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Best Healthcare Leaders Know When to Exit

Philip Betbeze, for HealthLeaders Media, May 18, 2012

With 40 years of tenure, including 20 as the CEO, Patricia Gabow, chief architect of the model of safety net care that Denver Health has become, could stay on in that role pretty much as long as she wants.

Instead, she's pulling down the curtain on her reign, effective this October. She'll be replaced—everyone is replaceable—but her legacy will live on. Not that she cares, by the way.

When Gabow's son heard she had been named CEO of Denver Health 20 years ago, the then-teenager, who his mother says is the family comedian, asked her a serious question.

"'Mom, why are you taking a job for which you have no training?'" Gabow recalls him asking, chuckling. "That was a reality check, and I've had lots of those over the years," she says. "But I found that being a practicing physician and a researcher was extremely good preparation for this role."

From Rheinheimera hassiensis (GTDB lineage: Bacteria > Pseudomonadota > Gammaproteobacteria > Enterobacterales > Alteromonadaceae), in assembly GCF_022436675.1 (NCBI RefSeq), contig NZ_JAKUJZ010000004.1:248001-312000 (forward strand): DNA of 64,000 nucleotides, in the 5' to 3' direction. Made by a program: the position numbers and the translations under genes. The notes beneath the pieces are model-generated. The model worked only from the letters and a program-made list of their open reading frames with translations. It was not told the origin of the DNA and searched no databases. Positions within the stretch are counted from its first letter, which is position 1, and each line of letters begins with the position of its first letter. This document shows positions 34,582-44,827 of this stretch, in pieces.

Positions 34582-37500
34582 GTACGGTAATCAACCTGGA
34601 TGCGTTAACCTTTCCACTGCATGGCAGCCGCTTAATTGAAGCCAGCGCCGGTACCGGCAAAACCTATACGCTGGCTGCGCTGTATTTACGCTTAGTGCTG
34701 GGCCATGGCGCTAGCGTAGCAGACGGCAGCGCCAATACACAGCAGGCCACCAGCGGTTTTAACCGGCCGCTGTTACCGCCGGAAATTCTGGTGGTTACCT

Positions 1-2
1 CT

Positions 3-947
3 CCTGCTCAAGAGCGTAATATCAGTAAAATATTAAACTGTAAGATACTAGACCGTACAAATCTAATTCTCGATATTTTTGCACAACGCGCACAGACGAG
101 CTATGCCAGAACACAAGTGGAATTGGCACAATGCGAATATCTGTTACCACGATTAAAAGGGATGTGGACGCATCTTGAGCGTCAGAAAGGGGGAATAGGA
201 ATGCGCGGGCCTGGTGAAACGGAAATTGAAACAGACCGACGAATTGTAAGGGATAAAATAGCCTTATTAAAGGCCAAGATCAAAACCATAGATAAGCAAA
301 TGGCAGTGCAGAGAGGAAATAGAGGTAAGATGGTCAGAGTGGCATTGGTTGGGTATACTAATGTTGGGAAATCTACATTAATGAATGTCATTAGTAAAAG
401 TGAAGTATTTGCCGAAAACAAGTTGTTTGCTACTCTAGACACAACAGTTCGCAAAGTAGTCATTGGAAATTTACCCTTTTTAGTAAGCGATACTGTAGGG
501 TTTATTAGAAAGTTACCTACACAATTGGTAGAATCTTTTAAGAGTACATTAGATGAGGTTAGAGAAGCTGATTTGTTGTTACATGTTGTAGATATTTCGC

She may not have had any training, but as a longtime leader of the city's safety net health system, she now has the experience, and the accolades. And she's giving it all up.

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1 comments on "Best Healthcare Leaders Know When to Exit"


Robert Trinka (5/20/2012 at 11:06 AM)
Congratulations to the good doctor for 1) Taking on the challenge of being a physician leader, and 2) for understanding how to run a lean organization. This is as good as time as any to ask about the profitability" of not-for-profit organizations, like Denver Health, which I assume is a not-for-profit health system. Not-for-profit or nonprofit organizations by definition cannot have a "profit", only a surplus. We should try to be accurate in this terminology since there is a huge difference between for profit companie's "Profit" and a nonprofit's "Surplus".